Wednesday, August 12, 2020

Blue Jays' Obstruction B Award is Not Automatic

The Toronto Blue Jays, by way of Buffalo learned an important lesson about Obstruction Type 2 (B) during Tuesday's game against Miami when baserunner Lourdes Gurriel Jr was called out at third base after 2B Umpire Chad Whitson's obstruction call and the umpires' determination that had the violation not occurred, the runner would nonetheless have been put out at third base.

The Play: With two out and a runner on second in the bottom of the 2nd inning of Tuesday's Marlins-Jays game, Miami pitcher Elieser Hernandez attempted to pickoff R2 Gurriel, erring on this throw and launching the ball into shallow center field. As fielder Jonathan Villar lay on the ground having missed the throw, he became entangled with runner Gurriel, thus hindering Gurriel from running the bases unencumbered and drawing an obstruction call from 2B Umpire Whitson. After recovering from the entanglement, Gurriel continues toward third base, where he is thrown out.

In 2017, we wrote about the myth of Obstruction 2 (formerly OBS B) and a free base award: When a play is not being made on a runner and Type 2 Obstruction occurs, there is no automatic award. Instead, the remedy, as Rule 6.01(h)(2) states, is "The umpire shall then call 'Time' and impose such penalties, if any, as in his judgment will nullify the act of obstruction."
Related PostObstruction Type 2 Does Not Guarantee Free Base (4/29/17).

Angel Hernandez calls obstruction for R2.
To further clarify, OBR 6.01(h)(2) comment declares, "When the ball is not dead on obstruction and an obstructed runner advances beyond the base which, in the umpire’s judgment, he would have been awarded because of being obstructed, he does so at his own peril and may be tagged out. This is a judgment call."

Thus, the question here is simply whether baserunner Gurriel Jr would have made it to third base safely had obstruction not occurred.

Gil's Call/Analysis: This is a tough play. We first deem that OBS 2 is properly invoked because at the time obstruction ("the act of a fielder who, while not in possession of the ball and not in the act of fielding the ball, impedes the progress of any runner") occurs, the ball has already been missed by the middle infielder.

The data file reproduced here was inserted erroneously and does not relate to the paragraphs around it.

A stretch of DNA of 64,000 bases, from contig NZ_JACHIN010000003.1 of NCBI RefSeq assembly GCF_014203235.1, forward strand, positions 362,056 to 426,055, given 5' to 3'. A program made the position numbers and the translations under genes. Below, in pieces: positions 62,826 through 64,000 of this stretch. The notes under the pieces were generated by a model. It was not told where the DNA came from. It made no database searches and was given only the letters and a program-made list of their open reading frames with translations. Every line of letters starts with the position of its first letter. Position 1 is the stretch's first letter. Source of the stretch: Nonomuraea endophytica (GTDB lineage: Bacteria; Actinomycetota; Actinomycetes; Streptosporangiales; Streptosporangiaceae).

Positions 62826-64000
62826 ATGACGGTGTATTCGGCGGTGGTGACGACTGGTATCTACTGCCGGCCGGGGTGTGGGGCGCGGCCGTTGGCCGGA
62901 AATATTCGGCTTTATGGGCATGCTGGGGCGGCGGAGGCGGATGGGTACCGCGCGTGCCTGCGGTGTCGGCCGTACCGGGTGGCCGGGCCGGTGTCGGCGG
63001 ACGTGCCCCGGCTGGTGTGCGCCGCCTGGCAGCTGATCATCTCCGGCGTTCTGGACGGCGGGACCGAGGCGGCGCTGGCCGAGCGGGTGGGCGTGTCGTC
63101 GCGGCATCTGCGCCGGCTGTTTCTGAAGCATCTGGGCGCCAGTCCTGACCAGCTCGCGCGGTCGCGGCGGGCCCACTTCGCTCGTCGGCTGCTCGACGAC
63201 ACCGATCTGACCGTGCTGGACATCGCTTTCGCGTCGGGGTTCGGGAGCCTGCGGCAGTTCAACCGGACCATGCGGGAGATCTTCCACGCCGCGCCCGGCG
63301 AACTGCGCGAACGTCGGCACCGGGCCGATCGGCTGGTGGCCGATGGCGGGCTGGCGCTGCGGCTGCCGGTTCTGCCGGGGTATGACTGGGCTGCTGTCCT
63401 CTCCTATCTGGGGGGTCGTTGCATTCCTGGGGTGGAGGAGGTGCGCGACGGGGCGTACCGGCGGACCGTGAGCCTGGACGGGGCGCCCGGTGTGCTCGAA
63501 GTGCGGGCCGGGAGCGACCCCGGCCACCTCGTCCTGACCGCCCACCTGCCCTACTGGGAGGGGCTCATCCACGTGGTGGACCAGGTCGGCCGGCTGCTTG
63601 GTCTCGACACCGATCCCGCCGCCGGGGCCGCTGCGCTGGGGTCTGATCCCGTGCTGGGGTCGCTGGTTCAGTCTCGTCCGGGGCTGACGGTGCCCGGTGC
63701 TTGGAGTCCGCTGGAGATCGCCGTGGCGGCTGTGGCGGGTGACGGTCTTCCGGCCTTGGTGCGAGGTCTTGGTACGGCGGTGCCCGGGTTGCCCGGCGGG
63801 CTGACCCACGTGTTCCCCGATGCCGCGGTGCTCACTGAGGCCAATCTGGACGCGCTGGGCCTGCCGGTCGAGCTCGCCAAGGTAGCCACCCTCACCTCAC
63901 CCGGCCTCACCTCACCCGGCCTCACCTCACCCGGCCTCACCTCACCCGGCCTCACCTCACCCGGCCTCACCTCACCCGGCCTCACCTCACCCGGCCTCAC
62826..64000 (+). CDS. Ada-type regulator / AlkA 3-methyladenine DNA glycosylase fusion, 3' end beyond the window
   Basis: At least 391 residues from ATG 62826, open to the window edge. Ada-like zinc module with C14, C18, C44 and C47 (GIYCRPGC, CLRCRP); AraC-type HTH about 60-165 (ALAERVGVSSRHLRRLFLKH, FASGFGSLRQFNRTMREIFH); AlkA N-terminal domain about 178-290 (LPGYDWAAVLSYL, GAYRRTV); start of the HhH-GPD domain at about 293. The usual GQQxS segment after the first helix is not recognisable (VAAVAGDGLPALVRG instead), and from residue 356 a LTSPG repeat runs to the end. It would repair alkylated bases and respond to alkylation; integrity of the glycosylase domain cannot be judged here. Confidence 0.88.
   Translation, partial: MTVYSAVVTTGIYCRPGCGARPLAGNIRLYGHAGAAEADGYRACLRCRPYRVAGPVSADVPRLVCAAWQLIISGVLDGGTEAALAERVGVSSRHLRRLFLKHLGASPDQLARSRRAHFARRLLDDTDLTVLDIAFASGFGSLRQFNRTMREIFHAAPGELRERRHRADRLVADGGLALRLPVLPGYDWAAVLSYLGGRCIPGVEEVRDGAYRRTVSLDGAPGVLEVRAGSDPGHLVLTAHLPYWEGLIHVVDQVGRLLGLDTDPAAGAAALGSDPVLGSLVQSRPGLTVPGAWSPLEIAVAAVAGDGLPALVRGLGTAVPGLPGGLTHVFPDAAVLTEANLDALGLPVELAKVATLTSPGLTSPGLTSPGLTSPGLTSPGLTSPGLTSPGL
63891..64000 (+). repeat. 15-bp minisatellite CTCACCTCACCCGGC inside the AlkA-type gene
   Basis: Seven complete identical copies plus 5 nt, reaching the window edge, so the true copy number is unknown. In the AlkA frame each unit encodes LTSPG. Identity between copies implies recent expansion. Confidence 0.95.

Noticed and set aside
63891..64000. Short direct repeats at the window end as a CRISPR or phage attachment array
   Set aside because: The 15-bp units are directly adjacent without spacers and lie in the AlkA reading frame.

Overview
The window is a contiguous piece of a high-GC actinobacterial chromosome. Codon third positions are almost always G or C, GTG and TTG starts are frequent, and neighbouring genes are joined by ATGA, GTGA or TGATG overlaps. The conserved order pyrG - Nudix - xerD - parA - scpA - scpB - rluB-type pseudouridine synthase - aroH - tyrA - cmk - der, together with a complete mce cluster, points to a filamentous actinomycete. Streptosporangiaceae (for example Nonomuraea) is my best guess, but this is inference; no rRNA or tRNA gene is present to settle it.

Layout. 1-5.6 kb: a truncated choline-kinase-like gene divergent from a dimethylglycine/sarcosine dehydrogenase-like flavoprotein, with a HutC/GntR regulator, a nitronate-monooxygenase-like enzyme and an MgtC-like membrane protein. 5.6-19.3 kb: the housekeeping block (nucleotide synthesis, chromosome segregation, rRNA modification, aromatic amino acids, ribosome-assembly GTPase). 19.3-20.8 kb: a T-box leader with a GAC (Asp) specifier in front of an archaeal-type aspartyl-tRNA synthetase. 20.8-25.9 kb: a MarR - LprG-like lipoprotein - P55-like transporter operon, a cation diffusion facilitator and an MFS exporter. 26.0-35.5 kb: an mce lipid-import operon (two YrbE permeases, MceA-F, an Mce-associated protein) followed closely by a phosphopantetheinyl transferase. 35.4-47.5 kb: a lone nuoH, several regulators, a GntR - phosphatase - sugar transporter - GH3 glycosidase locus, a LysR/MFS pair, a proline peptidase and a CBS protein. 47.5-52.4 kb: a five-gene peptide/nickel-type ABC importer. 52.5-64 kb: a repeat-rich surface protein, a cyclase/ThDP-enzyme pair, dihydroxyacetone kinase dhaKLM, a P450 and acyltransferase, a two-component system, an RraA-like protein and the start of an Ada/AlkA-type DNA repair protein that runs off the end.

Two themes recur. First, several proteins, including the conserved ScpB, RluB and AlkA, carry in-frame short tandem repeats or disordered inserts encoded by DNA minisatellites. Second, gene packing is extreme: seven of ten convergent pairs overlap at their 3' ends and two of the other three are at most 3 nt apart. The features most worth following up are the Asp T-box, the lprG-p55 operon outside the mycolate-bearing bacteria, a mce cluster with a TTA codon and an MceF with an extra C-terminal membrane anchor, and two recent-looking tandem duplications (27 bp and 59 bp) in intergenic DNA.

Gurriel returns to second standing.
As the accompanying image demonstrates, the runner does not slide back into but instead stands on second base. In doing so, the runner keeps himself in a better position to push off of second base with his right foot and advance to third base in the event he choses to do so.

One tenth of a second later, Gurriel shifts his weight and assumes a posture suggesting he is attempting to advance to third base. At this time, he trips over the prone fielder, resulting in hindrance and obstruction.

A mathematical obstruction award ruling.
Play is properly kept alive and runner Gurriel is thrown out at third. After crew consultation amongst chief Mark Carlson's crew of Whitson, 1B Umpire Roberto Ortiz and HP Umpire James Hoye, the out call prevails with the umpires ruling that had obstruction not occurred, Gurriel would nonetheless have been thrown out at third base (nullify the act).

But is that correct? Having the benefit of replay, slow motion, and a stopwatch, we see that the difference in time between the third baseman receiving the throw and tagging out the runner was 0.94 seconds, while the total time the runner was hindered by the middle infielder was approximately 1.74 seconds. Under simple math alone, we find that 1.74 seconds is greater than 0.94 seconds (suggesting Miami's obstruction might have made a difference), but do other variables confound this play, pursuant to the tenets of butterfly theory? What's your call?

Video as follows:

Alternate Link: Obstruction in Toronto (via Buffalo) - Type 2 is Not Automatic (CCS)


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